Saturday; Shawville Fair

The crowds at the Shawville Fair numbered into the thousands as blue skies with the odd cloud made for a great day weather-wise.
The day kicked off with the Regional 4H show – followed by the Pee Wee show – inside the arena as young agriculture enthusiasts showed off their skills inside the ring.
As the day went on and the crowds swelled, the entertainers started taking to the stages.
The children’s stage featured everything from puppet shows to exotic animal displays to a juggling show featuring knives and rat traps.
One of the crowd favourites was Nathaniel Rankin and his aforementioned juggling routine. He had the crowd in stitches as he invited members up to serve as his assistant for several of his magic tricks.
For the juggling routine, Rankin balanced himself atop a crate which stood on top of a tube which sat on top of another crate. Not only did he juggle his own weight, before the crowd knew it he was flawlessly tossing two knives and a stick with two active rat traps attached.
As the afternoon wore on and the sunshine brought the temperatures up, fairgoers were treated to live music from the beer tent.
Ottawa band Young Bucks took to the flatbed stage as Lead singer Randy Frobel, Tim Anderson and Rory Mahew put on a solid show for the afternoon crowd with their classic rock stylings.
Outside, the horse ring continued to be a busy place as participants in the more than 150 classes got their chance to compete and put on a show for those in the grandstands.
As ring announcer Bonnie Nolan’s voice boomed over the loudspeaker, horses of all sizes and breeds kicked up dust as they trotted around.
Nolan’s specialty is announcing horse pull competitions, which she’s been doing for more than 35 years. Word of her talent has reached as far afield as the United States, where she’s announced a few events.
Nolan was joined in the announcers both by Shawville Fair Board members Erin Dittburner and Rhonda Morrison.
The horse ring was one of many for Dittburner as she travelled the grounds.
As a member of the board, Dittburner said there is never a shortage of tasks waiting to be done on fair weekend.
Board members help out with everything from making sure the stalls are ready for the animals to adjusting to a last-minute kink in a plan.
And while this year’s fair is the focus this weekend, the calendar turns over to next year when the gates close on Monday night.
“We end Monday and Tuesday it’s Shawville fair 2020,” she said.
Dittburner added that while many people come out for the fried food, the midway and the live entertainment, the organizers want to keep the spotlight on the agriculture.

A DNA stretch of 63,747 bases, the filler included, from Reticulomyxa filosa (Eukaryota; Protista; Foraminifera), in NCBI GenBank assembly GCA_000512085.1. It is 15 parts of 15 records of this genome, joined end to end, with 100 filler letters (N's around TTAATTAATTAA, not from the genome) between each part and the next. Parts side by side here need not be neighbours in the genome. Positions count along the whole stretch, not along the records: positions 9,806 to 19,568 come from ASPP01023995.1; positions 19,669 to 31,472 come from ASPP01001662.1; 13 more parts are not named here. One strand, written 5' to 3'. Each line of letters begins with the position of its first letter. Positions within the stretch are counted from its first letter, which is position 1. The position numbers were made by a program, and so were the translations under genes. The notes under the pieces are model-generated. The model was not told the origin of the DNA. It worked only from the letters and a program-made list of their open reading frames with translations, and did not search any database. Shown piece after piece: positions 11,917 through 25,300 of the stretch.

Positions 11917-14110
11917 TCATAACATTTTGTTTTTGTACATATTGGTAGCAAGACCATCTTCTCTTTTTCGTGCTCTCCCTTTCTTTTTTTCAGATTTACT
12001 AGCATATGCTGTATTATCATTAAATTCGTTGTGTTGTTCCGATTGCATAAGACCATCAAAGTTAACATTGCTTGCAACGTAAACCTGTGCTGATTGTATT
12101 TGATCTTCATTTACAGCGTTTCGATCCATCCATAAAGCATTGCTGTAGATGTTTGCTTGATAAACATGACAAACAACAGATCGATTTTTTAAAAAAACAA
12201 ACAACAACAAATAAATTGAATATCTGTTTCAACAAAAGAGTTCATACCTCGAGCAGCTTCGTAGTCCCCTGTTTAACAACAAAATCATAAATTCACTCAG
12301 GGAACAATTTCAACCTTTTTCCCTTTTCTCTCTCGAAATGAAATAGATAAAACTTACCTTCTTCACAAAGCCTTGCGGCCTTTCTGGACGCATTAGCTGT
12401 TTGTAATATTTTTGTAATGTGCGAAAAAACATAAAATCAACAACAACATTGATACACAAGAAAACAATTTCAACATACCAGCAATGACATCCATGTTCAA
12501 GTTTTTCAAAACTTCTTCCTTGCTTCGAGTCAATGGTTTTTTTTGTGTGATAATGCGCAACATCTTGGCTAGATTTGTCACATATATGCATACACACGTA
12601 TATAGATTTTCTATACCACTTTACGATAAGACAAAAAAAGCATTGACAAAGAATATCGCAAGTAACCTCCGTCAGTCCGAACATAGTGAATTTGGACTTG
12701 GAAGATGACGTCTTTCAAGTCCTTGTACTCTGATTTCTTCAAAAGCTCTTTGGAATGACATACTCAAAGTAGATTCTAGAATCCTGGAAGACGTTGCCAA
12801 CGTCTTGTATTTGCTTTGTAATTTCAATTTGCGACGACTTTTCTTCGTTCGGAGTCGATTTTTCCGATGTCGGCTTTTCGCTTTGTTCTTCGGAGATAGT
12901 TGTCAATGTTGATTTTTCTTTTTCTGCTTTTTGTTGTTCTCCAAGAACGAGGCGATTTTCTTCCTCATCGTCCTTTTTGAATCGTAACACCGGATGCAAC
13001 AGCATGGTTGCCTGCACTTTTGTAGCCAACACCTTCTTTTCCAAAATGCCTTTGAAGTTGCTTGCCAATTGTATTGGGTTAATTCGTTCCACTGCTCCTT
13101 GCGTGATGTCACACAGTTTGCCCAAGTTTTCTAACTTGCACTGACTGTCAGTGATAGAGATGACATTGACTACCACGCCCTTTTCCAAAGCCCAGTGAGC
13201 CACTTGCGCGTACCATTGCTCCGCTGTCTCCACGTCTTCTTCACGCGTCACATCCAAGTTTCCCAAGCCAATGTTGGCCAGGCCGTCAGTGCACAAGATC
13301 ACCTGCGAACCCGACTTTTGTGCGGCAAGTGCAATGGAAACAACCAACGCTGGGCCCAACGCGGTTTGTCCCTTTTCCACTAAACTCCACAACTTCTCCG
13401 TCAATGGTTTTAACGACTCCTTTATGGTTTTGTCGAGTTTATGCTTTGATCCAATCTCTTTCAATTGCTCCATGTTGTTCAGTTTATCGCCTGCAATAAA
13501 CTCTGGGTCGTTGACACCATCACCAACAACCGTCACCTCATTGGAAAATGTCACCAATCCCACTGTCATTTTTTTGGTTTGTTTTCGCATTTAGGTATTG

“We’ve tried to make the barns more accessible,” she said. “People like to see exhibitors getting ready to show. It’s a great experience for people to get, especially first-hand.”
That focus on agriculture was on full display at the agricultural awareness barn which showed fairgoers how to make honey, milk a cow shear a sheep, among other things.
After Renfrew native Tyler Armstrong gave the sheep shearing demonstration, youngsters gathered round to feel the fresh cut on the sheep and thumb through the clippings.
Back inside the arena, the Simmental, Angus, Hereford and Crossbred show got underway as judge John Van Cyse from Stayner, Ont. cast his keen eye towards the cattle on display.
As the sun started setting and the evening rolled around, the Holstein show got under way in the arena.
As the cattle made the rounds in the rink, Ottawa band Ransom took to the main stage and warmed up the crowd with some country music along with some classic rock.
By nine o’clock, the crowd in front of the main stage had swelled in anticipation of the night’s main act, Hunter Brothers.
The Canadian Country Music Association (CCMA) Award nominees are a family of four as the band is made up of four brothers from Shaunavon, Sask.
While each brother showed signs of promise as hockey players – each of them played at least junior with a couple making it to the professional ranks – before injuries ended some of their careers while the calling of the family farm ended others.
The band is currently touring in support of their sophomore album, State of Mind.

Fairgoers got a chance to get a feel for a freshly sheared sheep after Renfrew native Tyler Armstrong showed off his sheep shearing skills in the Agriculture Awareness Barn on Saturday.

The Hunter Brothers’ lead singer Ty Hunter gets the crowd going during their first song on Saturday night.

Nathaniel Rankin thrills the crowd as he juggles two sharp knives and a stick with two active rat traps attached – all while balanced precariously on his contraption.

Amber and Andie McLaughlin of McLaughlin Clydesdales from Haley Station, Ont., are awarded first place in the Light Draft Team event during the Heavy Horse Show by Judge Troy Thomas and Eastern Regional Clydesdale Queen Kayla Roffey.

 

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